Insurers have lost their battle with London mayor Boris Johnson over the payout for the Sony warehouse fire in Enfield following the August 2011 riots.
This means insurers, not Johnson’s office, will have to foot the bill for loss of profit and rent related to the destroyed building.
Insurers argued that because the fire had been caused by a riot, the metropolitan police, funded by Johnson’s office, should pay for loss of profit and rent under the 1886 Riot Damages Act.
But in a ruling today, the Supreme Court concluded that the Riot Damages Act does not extend to include consequential losses.
Today’s Supreme Court ruling upholds an earlier ruling in the High Court that said loss of profit and rent should not be covered.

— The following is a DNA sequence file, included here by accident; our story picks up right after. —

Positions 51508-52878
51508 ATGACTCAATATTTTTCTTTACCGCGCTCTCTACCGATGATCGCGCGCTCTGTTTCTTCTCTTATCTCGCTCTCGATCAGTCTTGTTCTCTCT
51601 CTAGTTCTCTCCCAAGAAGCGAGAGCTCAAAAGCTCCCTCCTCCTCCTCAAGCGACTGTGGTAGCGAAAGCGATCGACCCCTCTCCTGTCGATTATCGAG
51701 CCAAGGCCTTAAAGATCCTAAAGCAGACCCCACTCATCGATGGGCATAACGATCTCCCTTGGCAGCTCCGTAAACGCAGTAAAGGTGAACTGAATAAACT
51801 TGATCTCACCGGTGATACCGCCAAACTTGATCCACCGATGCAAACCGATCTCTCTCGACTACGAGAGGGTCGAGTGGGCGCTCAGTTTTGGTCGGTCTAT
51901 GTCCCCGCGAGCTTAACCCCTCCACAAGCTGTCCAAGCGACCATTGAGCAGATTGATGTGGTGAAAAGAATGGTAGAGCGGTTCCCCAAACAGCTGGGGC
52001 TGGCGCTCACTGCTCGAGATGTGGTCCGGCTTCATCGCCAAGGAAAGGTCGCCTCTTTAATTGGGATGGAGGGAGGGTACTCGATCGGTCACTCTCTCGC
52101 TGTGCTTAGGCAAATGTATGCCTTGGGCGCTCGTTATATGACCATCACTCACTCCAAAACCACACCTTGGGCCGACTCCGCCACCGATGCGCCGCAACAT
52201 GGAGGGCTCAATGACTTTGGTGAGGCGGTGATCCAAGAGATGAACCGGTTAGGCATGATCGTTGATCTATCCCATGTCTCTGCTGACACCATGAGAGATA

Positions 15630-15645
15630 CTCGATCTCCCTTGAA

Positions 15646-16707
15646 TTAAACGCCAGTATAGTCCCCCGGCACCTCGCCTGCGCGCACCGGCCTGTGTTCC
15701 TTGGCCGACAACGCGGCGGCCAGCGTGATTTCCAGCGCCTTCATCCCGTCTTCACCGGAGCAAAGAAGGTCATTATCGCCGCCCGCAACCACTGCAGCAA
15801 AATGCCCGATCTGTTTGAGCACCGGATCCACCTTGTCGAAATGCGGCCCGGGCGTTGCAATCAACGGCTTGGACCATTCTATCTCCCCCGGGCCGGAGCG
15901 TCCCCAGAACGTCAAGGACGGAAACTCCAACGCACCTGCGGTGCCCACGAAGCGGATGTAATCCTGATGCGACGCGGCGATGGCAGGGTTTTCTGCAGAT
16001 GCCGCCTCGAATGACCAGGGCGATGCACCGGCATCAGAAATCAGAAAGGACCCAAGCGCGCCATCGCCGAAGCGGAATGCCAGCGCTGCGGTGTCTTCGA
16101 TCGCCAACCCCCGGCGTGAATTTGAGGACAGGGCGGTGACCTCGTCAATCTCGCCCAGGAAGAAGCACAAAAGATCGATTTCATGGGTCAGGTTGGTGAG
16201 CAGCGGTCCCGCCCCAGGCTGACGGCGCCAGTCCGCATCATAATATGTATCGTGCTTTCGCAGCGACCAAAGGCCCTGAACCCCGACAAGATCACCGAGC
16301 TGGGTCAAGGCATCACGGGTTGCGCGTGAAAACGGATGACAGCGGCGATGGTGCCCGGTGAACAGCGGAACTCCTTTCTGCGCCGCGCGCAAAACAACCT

Insurers had won an appeal of this ruling, but the Supreme Court has now overturned this.
The ABI has expressed disappointment over the judgement.
General Insurance Policy director James Dalton said: “The August 2011 riots caused widespread damage, disruption and misery for many businesses, with insurers paying £170 million in claims to help customers recover, including around £30 million to firms with business interruption cover for the trading disruption they suffered.
“No insurance claims were held up by this case – the industry wanted clarity as to the whether the scope of the Riot Damages Act covered business interruption losses. This judgement means those businesses without appropriate business interruption cover will not be compensated by the police for their loss of trade.”